Interpreting Chocolateby Lee McKenzie
For the past year I’ve been studying American Sign Language. I’m currently enrolled in a Vista program and have just completed the third module of level one. The Deaf woman who instructs the class is a dedicated teacher and has taken several of us keeners under her wing. When she suggested we attend a chocolate festival last Sunday, we all jumped at the opportunity. I mean, who would pass up a chance to sample chocolate from some of the best chocolatiers AND practice signing, all at the same time?
As it turned out, my instructor looked to me to do a lot interpreting for her. I might have had second thoughts if I’d known that ahead of time, but now I’m so glad I went. And I think I did pretty well, except for a few slip-ups. Like when I signed to her that a chocolate filling was made of white chocolate and dentists instead of white chocolate and nuts.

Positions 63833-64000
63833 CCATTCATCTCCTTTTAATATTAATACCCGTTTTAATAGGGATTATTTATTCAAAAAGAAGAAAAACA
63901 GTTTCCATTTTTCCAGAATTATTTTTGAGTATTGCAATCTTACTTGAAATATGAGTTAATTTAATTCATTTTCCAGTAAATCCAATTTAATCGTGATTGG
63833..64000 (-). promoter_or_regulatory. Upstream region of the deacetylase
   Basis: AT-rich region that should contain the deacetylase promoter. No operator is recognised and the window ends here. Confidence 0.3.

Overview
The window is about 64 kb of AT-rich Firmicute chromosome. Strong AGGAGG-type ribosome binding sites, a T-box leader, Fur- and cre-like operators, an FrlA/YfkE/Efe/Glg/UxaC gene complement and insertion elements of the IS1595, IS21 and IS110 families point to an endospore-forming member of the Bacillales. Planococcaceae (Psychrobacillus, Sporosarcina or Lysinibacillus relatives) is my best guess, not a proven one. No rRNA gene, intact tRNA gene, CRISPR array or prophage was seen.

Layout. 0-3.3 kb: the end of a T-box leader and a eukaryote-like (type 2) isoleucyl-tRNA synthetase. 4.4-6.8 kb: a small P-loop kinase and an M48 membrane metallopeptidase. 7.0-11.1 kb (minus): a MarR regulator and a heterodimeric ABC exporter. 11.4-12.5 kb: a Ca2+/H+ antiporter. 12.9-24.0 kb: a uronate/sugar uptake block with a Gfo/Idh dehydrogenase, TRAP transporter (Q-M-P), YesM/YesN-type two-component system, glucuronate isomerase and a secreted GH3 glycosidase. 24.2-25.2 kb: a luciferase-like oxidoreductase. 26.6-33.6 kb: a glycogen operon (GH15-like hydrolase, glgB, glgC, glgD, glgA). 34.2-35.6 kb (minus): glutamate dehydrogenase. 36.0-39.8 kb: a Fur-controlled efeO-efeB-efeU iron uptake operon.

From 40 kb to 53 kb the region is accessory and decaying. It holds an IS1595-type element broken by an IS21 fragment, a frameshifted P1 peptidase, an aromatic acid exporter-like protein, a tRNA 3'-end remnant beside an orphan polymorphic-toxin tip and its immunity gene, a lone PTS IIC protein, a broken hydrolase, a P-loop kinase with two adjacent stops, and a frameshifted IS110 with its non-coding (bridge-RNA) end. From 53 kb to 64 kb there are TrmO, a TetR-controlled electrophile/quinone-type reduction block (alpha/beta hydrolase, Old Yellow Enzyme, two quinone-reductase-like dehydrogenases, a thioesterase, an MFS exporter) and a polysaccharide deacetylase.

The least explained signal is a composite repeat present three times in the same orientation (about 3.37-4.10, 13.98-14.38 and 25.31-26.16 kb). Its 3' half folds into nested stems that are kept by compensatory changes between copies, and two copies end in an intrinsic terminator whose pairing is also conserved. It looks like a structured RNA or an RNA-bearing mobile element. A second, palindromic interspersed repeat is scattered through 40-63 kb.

In class, my instructor would have corrected me but in public she smiled and nodded graciously. I’m sure she was having a good laugh to herself, though, and so she should. And I’m pretty sure that’s one mistake I won’t make again.
I also learned that carrying on two simultaneous conversations—one in ASL and one in English—is even more challenging than it looks. This was made abundantly clear when a woman at one of the booths gave me a puzzled look and said, “Um, I don’t understand sign language.” I repeated my question out loud, but not quickly enough to convince her that I knew what I was doing!
But I’m learning, and practice makes perfect, right? Practice with chocolate is even more perfect!
If you’d like to learn the signs for chocolate, nuts and other yummy stuff, visit http://aslpro.com and click on Main Dictionary.